Help Gulf Coast victims keep homes

Advocates stress industry is key to protecting homes and communities

Contact: List of contacts appears in press release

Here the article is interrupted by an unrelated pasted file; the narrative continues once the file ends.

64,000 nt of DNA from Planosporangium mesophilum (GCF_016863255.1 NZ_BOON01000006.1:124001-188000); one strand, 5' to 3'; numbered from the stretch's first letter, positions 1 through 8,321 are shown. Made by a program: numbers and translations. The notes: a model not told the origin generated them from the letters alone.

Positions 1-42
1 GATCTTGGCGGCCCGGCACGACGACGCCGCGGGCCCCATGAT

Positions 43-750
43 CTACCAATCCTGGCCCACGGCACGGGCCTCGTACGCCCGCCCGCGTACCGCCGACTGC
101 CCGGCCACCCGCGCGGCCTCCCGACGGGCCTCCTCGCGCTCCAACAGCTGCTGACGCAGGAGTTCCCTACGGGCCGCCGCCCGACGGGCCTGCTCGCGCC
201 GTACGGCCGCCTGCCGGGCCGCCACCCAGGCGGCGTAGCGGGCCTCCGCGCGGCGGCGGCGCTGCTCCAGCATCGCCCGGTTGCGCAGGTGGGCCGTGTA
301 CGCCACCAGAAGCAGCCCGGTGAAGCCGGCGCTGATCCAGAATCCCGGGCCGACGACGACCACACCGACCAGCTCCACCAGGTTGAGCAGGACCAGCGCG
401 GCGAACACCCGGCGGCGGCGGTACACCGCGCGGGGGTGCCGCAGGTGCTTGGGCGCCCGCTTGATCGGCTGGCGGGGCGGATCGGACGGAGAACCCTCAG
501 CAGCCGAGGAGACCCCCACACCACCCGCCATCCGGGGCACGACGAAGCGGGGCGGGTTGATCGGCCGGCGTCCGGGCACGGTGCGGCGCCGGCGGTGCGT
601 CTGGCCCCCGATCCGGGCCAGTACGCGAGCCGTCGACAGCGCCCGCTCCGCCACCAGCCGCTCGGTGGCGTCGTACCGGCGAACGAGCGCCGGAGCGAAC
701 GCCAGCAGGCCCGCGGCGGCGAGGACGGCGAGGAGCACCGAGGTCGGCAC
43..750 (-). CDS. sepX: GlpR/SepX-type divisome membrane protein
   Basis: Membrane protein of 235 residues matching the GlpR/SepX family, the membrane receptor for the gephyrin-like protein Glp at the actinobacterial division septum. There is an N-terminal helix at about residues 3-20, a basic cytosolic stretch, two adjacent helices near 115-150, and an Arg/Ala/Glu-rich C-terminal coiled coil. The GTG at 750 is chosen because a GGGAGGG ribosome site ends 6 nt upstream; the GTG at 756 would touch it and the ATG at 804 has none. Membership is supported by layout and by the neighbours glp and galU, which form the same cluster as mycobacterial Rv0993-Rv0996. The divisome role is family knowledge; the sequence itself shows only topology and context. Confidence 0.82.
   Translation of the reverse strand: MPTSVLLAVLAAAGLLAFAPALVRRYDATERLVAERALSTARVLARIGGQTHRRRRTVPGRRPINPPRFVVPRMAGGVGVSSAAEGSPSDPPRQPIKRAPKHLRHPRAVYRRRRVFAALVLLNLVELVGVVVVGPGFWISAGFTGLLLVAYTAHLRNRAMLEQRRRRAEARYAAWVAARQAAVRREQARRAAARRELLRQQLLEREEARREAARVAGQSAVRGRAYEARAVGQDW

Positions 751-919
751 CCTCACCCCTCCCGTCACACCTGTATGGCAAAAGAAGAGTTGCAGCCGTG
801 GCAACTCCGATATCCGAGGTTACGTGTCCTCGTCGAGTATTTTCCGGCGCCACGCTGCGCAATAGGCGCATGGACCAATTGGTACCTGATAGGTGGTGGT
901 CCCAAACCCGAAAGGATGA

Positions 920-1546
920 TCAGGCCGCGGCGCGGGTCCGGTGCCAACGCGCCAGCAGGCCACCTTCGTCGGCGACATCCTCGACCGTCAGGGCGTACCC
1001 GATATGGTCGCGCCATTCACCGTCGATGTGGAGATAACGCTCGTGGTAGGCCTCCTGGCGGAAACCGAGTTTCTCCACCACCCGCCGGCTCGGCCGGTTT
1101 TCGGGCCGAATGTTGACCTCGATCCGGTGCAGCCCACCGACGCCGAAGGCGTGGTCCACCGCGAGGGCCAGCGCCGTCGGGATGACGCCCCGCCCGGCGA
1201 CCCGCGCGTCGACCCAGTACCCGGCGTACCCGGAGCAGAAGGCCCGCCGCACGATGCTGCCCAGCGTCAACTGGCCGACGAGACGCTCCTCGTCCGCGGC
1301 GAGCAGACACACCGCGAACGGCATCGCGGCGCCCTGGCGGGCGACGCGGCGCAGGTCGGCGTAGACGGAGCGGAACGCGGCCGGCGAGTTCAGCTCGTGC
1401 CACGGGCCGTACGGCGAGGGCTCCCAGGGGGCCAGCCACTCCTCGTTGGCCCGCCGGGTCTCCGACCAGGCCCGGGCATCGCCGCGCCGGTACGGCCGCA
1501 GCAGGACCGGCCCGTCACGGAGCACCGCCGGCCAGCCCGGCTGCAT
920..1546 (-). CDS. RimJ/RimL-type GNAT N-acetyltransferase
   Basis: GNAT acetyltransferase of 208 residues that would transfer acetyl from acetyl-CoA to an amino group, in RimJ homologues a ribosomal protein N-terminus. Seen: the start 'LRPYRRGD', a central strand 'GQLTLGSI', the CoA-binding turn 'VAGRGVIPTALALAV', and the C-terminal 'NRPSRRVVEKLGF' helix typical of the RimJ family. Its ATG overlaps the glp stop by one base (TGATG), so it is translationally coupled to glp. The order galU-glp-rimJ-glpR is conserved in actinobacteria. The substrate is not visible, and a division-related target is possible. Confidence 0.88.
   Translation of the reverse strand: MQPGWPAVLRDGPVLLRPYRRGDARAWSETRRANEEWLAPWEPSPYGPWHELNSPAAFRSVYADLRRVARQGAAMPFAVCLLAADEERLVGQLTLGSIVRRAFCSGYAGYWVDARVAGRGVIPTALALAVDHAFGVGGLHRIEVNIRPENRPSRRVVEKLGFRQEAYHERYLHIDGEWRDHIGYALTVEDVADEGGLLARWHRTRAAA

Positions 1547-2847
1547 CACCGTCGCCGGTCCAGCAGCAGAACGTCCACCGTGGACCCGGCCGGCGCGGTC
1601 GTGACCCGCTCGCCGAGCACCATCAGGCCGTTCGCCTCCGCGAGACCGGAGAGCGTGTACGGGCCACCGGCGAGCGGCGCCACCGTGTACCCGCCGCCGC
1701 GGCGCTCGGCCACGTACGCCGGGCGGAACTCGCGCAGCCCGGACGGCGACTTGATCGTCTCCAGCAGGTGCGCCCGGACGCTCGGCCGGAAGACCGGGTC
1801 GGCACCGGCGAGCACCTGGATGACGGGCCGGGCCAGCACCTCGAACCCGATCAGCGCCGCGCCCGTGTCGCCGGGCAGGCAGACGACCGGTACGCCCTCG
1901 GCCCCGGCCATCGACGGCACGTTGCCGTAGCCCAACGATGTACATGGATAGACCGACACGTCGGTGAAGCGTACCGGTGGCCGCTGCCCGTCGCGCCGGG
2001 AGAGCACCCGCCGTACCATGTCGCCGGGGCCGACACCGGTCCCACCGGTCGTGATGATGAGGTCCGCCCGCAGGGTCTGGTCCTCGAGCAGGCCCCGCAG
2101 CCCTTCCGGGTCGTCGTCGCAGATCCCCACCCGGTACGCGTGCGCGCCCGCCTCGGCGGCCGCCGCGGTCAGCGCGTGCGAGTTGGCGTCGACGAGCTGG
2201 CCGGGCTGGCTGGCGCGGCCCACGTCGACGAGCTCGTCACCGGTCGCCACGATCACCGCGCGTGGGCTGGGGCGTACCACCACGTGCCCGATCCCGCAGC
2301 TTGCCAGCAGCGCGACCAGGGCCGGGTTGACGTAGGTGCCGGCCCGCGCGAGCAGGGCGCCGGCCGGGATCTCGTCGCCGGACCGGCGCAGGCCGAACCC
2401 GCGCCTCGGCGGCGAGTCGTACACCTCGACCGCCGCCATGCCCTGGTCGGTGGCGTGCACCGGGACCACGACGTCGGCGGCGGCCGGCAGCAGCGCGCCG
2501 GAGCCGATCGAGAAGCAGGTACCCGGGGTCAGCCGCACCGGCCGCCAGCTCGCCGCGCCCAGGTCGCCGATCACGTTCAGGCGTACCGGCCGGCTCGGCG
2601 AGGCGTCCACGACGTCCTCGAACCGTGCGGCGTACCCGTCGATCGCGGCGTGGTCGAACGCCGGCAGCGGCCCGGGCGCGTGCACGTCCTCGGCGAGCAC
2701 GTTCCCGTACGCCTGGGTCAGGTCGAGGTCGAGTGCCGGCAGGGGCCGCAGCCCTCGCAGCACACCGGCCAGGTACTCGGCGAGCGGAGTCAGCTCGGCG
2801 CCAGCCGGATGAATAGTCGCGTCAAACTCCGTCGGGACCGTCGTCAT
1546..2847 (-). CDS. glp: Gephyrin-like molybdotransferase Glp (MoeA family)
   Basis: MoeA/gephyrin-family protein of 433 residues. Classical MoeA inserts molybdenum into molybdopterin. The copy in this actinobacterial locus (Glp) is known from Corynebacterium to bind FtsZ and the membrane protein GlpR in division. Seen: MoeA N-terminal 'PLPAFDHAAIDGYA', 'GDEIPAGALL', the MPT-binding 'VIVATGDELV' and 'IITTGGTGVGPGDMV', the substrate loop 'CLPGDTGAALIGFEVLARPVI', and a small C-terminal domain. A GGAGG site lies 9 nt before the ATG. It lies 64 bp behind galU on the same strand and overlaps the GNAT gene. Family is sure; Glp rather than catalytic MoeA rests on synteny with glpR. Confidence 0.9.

Washington, DC — Leading national and Gulf Coast Area organizations today called upon mortgage lenders and servicers to provide appropriate flexibility in the coming year so that homeowners in the areas devastated by Hurricanes Katrina and Rita have every opportunity to maintain and rebuild their homes and communities. In an open letter to leading mortgage industry trade groups the co-signers said: Fifteen months have passed since Hurricanes Katrina and Rita devastated the Gulf and displaced hundreds of thousands of residents. The situation on the ground is still stark for many residents. The magnitude of the disaster has contributed to a longer-than expected recovery. The future for many communities is still uncertain. During the past year, the leadership and concern by the mortgage lending community has made a real difference in the lives of many Gulf borrowers. The vast majority of mortgage lenders have followed the lead of the Federal government and GSEs and have taken the laudatory step of offering consumers forbearance. Many borrowers have worked with their servicers, where appropriate, to establish loan modification or repayment plans. However, now that any borrowers seeking further forbearance are subject to a case-by-case analysis (at best), many low and moderate-income homeowners face the risk of losing their homes if they cannot begin, or continue, to make payments on their mortgages. It is incumbent upon the lending community to provide appropriate flexibility going forward regarding terms and conditions of payments so that borrowers have every opportunity to maintain their homeownership and rebuild their homes and communities. Many areas hit by the hurricanes are still facing significant recovery challenges. While there are jobs available, many people have not been able to return home due to the scarcity of affordable places to live. Many people are paying for their daily needs, and their shelter (rent, mortgage or both), on credit or out of savings or borrowed money. These sources of payment are not sustainable; such borrowers soon may be facing default or foreclosure. In addition, many borrowers opted against forbearance and optimistically entered into repayment plans which, in retrospect, are unrealistic. Most homeowners planning to rebuild still have no idea how much CDBG money they will receive from their state’s program. While we are encouraged by the leadership shown by some regulators and key players in the mortgage lending industry, including the GSEs, we are concerned about how financial institutions will treat consumers as we move ahead. We call on the leaders in the mortgage lending industry to establish clear and firm guidelines for how homeowners’ situations will be addressed and to work with communities and their representatives to identify and correct problems promptly and thoroughly. Specifically, we call on lenders, servicers and investors to: